Polish People's Republic

Power districts


In 1952 electrical power engineering was divided into six district power distribution boards, abolished as late as 1988. Over the years, organisational structure underwent a number of modifications, in principle related to the central level of Polish electrical power engineering management. Initially (after the period of liberation) the power industry fell under the authority of the Ministry of Industry.


On 27 March 1947 the Ministry of Industry and Trade (along with the power industry) was created. On 10 February 1949 the Ministry of Mining and Power Engineering was established. The powers of the department of electrical power engineering were transferred to the Ministry of Heavy Industry on 7 March 1950, and on 15 February 1952 the Ministry of Power Industry was created. On 1 July 1952 it had six power districts:


• Central – seated in Warsaw;

• Eastern – seated in Radom;

• Southern – seated in Katowice;

• Lower Silesian – seated in Wrocław;

• Western – seated in Poznań;

• Northern – seated in Bydgoszcz.


The districts grouped the whole electrical power industry (networks, stations, substations, power plants, combined heat and power plants) within a specified area. They were equivalent to state-owned enterprises and the dependent units with limited leeway – they obtained targets to meet from the districts (wage bills, repairs, investments, etc.).


Acute shortages in personnel, especially in enterprises, gave reasons for the existence of districts which administered highly-qualified technical staff. In the following years, as new professionals appeared in the sector, the districts’ role became less prominent, turning even into an obstacle to the Polish electrical power industry’s development in the final period of their operations. Nonetheless, they were preserved for nearly 36 years and made a positive contribution to the development of Polish electrical power engineering.


The Power Industry Association was established as part of the Ministry of Mining and Power Engineering in 1959. After liquidation of the districts (1988) organisational units (power distribution companies, power plants, combined heat and power plants, manufacturing works) were granted the status of state-owned enterprises, later commercial partnerships. In accordance with the approved privatisation programme part of the partnerships were sold to foreign investors. As a result of power industry consolidation in 2006, the country’s territory was divided into four power engineering organisations: PGE – Polska Grupa Energetyczna, TAURON (Katowice), ENERGA (Gdańsk) and ENEA (Poznań).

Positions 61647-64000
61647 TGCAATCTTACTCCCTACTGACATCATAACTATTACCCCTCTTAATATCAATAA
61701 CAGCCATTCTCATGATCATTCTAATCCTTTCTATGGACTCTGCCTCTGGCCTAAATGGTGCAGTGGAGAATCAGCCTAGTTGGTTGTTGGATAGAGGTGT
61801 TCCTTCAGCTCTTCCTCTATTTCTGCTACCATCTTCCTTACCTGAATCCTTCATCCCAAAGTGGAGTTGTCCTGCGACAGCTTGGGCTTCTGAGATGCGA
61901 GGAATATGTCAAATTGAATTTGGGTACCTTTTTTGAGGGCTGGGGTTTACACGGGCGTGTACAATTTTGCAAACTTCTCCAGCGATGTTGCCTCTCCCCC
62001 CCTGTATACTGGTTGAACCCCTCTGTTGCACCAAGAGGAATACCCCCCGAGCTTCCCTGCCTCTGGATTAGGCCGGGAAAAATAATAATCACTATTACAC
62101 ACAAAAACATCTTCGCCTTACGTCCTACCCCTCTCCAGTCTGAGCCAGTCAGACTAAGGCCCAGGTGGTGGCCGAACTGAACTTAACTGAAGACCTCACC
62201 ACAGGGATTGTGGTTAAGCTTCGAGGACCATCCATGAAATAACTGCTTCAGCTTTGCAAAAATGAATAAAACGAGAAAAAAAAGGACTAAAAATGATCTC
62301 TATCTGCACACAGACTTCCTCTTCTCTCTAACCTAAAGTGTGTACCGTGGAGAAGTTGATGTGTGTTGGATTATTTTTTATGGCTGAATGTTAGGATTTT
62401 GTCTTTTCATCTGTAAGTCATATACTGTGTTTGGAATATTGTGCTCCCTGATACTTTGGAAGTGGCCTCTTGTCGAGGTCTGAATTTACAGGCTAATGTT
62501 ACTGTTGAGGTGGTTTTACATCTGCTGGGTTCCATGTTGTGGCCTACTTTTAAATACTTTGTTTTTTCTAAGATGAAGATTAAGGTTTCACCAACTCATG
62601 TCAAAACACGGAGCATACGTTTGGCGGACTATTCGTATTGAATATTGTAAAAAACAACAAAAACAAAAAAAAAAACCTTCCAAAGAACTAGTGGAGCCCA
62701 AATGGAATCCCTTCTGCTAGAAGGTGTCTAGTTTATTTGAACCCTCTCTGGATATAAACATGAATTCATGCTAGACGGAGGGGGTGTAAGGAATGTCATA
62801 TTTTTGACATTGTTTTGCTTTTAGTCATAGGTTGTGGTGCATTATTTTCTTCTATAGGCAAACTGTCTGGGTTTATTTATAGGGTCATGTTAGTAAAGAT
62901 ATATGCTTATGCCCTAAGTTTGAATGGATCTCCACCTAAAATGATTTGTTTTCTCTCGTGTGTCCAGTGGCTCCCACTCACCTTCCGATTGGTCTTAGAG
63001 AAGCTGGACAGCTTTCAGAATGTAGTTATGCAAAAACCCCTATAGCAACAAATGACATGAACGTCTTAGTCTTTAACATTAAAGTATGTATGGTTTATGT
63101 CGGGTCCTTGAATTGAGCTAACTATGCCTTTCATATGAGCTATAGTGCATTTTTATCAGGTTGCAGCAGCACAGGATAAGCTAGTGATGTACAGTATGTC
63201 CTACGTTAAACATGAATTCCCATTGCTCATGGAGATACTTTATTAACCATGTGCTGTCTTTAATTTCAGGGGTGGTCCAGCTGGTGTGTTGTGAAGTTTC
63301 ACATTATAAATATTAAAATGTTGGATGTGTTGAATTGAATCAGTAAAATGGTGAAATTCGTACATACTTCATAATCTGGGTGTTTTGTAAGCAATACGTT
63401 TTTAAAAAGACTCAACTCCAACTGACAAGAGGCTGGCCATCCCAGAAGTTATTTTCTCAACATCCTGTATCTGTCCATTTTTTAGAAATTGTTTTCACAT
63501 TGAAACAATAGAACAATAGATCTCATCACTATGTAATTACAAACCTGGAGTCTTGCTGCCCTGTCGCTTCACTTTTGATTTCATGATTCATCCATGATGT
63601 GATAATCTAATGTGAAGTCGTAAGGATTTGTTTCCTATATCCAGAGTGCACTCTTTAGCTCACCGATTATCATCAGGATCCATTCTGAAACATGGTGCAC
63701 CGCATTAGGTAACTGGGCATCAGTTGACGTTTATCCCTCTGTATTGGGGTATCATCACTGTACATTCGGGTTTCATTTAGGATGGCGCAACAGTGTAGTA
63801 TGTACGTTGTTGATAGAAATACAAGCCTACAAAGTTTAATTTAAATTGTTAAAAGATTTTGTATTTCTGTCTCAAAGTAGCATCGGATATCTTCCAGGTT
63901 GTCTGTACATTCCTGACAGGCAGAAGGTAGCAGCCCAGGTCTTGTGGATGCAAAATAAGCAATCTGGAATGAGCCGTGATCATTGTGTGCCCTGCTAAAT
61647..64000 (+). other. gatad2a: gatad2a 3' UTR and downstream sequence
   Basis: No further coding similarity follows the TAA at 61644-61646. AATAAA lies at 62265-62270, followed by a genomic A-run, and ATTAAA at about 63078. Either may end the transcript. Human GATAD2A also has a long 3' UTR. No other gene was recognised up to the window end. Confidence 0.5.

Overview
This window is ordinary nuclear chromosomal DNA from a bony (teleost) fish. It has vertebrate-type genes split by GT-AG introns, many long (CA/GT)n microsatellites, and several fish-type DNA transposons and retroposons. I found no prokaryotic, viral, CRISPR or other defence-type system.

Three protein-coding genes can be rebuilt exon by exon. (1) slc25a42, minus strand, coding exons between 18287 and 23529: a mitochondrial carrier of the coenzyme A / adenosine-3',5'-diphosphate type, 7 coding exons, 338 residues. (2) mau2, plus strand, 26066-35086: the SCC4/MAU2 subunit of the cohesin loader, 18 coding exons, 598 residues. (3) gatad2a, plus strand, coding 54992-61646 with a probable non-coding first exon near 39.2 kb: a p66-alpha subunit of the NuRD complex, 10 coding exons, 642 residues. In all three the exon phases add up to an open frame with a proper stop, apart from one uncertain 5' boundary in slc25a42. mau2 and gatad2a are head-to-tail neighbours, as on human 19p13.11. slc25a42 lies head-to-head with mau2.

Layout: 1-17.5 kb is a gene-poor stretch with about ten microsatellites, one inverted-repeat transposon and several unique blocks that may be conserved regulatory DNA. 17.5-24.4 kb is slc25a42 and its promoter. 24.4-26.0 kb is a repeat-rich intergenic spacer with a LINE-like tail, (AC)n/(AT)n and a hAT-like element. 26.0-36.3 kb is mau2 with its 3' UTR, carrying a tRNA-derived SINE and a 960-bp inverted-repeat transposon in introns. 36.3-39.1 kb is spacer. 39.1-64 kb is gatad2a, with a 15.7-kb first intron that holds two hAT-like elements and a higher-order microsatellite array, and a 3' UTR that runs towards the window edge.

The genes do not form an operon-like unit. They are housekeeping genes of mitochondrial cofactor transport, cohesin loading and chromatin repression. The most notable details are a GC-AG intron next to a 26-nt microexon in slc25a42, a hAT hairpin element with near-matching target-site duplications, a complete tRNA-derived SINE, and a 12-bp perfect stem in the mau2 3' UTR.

Expansion of the girds


Development of the industry and the country’s electrification imposed the expansion and construction of new transmission grids, power plants and power industry. The process of power system construction entailed thousands of tons of steel, cement and other materials, countless numbers of electric engines, pumps, kilometres of cables and wires as well as equipment and apparatuses. New boiler, generator and turbine factories were built. 


The newly created power industry successfully sold its products on markets worldwide. Boiler factories: RAFAKO, SEFAKO and FAKOP, turbines – ZAMECH, generators – DOLMEL, transformers – Elta, fans – FAWENT, instruments – CHEMAR Kielce, Mechanical Furnaces in Mikułowa, electrical precipitators in Pszczyna and many more became known in the world.


A national system was created in 1962. It was managed by the Power Dispatch Centre established in 1950. The interconnection grid was based on a 110 kV network. The 220 kV grid was expanded in order to lead the power out of Upper Silesia to the deficit areas of Warsaw and Łódź. The 220 kV line between Łagisza and Łódź was launched in 1952. An Upper Silesia-Łódź-Warsaw-Radom-Upper Silesia 220 kV ring was already in operation in 1957.